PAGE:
Eugene Ludins: An American Fantasist

Curated by Susana Torruella Leval

February 11 — July 15, 2012
Morgan Anderson Gallery, Howard Greenberg Family Gallery, and Corridor Gallery

Sunday, May 13, 2-3 p.m.
Curator's Gallery Talk with Susana Torruella Leval on Eugene Ludins: An American Fantasist

Saturday, June 16, 5:30 p.m.
"Representation and Its Discontents," a panel discussion in conjunction with the exhibition Eugene Ludins: An American Fantasist, moderated by curator Susana Torruella Leval. (Kleinert/James Center for the Arts, Woodstock, NY)
Visit the Special Events page for more information.


Catalog available at the museum or through SUNY PRESS.

Read Roll Magazine's review of the exhibition HERE.

ludins family portrait

Family Portrait, 1934, Estate of Eugene Ludins

 

Ludins was a product of his time, coming of age in a New York City that offered much for young men and women interested in pursuing a creative life. Like many young artists, Ludins studied at the Art Students League, where he developed his skill as a painter. In 1929 he moved to Woodstock, where he connected with the artists, writers, musicians, and other creative people who would shape his art as well as his life. Later, he became a professor and teaching artist in Iowa, though he spent his summers in Woodstock and relocated there permanently when he retired from teaching in 1969.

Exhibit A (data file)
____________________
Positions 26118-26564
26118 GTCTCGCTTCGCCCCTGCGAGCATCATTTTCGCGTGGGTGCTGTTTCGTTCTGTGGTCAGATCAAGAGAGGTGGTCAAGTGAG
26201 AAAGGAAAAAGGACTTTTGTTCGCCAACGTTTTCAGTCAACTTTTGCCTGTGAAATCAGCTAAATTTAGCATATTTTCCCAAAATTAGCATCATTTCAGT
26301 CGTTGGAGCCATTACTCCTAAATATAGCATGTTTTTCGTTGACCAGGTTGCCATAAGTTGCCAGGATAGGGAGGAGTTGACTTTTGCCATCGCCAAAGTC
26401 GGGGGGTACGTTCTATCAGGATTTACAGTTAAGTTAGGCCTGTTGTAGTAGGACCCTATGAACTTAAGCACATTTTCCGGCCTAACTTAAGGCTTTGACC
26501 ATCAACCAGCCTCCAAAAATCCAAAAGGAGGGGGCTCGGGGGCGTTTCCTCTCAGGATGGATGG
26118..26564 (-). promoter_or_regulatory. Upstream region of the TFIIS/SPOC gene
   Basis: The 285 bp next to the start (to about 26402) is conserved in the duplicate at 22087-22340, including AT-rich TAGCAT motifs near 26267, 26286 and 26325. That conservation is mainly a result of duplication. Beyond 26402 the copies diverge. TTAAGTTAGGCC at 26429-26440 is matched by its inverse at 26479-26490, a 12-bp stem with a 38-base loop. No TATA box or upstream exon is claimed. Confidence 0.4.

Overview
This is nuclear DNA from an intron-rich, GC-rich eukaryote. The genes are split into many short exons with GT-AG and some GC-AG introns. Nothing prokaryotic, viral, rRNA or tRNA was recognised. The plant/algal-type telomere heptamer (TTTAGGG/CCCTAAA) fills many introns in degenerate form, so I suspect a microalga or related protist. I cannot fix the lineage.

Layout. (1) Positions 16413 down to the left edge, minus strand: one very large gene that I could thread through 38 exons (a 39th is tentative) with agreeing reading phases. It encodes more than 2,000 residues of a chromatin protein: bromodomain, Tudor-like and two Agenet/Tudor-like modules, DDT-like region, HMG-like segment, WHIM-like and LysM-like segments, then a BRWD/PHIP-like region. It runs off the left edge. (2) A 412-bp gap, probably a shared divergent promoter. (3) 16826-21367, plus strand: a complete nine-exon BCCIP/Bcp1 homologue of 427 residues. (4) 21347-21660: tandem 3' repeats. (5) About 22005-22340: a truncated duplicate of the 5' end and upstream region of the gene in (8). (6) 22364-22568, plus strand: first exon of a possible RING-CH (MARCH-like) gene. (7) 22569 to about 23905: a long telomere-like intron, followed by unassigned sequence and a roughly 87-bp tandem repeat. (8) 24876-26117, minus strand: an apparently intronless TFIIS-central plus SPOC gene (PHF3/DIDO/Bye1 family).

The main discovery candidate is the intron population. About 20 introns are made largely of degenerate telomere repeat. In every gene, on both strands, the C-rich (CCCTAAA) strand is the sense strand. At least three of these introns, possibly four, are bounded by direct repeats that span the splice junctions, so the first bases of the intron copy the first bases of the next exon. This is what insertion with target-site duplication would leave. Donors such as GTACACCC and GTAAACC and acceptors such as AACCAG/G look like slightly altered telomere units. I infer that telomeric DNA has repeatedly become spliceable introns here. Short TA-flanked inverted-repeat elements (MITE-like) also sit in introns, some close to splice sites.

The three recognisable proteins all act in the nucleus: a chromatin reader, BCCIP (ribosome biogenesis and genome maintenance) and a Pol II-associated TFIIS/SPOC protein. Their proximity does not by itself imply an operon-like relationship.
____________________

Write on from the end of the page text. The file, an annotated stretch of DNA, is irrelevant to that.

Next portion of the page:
ludins pastoral

Pastoral, 1960s, Estate of Eugene Ludins


This is a story not unlike others in which a young artist came to the Hudson Valley to be inspired and then stayed, captivated by the beauty of the region and by its innovative community of artists. In furtherance of its mission to support Hudson Valley art and culture, the Samuel Dorsky Museum of Art is proud to add Eugene Ludins to the list of Hudson Valley artists we have celebrated and whose work has served as an inspiration for our audiences and for the artists of our time.

 

ludins installation

Losang Gyatso, Jokhang #2 (from the series "Signs from Tibet"), 2008

Anonymous seeks to explore the tension between an ancient culture's unbroken artistic tradition of anonymity and the personality-driven world of contemporary art. By examining attitudes towards attribution in shifting cultural contexts, we ask the question: how do practitioners in the emerging field of Tibetan contemporary art react to and reinterpret their predecessors' anonymous past, and what role does anonymity play in the changing landscape of contemporary Tibetan culture?


If you are a person with a disability who will require special accommodations please contact Amy Pickering at 845.257.3844
no later than one week before the event.